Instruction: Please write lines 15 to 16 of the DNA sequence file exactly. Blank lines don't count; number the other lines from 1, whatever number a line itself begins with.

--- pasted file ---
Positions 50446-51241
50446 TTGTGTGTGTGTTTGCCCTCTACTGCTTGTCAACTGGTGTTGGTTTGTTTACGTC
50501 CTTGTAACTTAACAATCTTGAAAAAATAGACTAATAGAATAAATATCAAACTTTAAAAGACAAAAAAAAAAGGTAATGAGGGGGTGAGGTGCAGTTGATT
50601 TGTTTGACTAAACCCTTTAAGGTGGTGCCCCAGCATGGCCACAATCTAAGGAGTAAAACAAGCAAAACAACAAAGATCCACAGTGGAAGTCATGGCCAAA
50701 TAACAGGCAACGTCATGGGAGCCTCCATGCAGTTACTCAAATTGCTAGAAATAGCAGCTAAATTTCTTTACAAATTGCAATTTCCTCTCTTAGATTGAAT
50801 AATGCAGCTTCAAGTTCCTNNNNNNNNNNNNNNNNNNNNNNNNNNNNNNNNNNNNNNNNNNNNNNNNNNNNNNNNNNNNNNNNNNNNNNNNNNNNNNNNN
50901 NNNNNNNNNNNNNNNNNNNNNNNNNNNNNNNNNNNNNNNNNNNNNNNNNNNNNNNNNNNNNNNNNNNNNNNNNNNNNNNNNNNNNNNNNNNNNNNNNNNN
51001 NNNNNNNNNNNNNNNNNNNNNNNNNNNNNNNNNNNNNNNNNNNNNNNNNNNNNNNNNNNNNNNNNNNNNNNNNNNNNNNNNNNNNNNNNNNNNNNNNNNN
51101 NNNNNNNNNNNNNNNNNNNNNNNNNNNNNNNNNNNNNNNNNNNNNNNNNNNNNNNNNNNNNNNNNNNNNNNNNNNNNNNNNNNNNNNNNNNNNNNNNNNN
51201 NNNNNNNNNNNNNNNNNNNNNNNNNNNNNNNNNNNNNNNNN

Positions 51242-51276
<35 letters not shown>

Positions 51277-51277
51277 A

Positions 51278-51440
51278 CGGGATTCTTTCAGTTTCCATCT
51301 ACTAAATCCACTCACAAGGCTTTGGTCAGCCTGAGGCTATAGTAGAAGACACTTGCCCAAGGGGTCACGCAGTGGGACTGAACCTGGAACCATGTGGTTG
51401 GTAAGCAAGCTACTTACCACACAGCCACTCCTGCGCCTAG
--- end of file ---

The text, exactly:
Positions 51278-51440
51278 CGGGATTCTTTCAGTTTCCATCT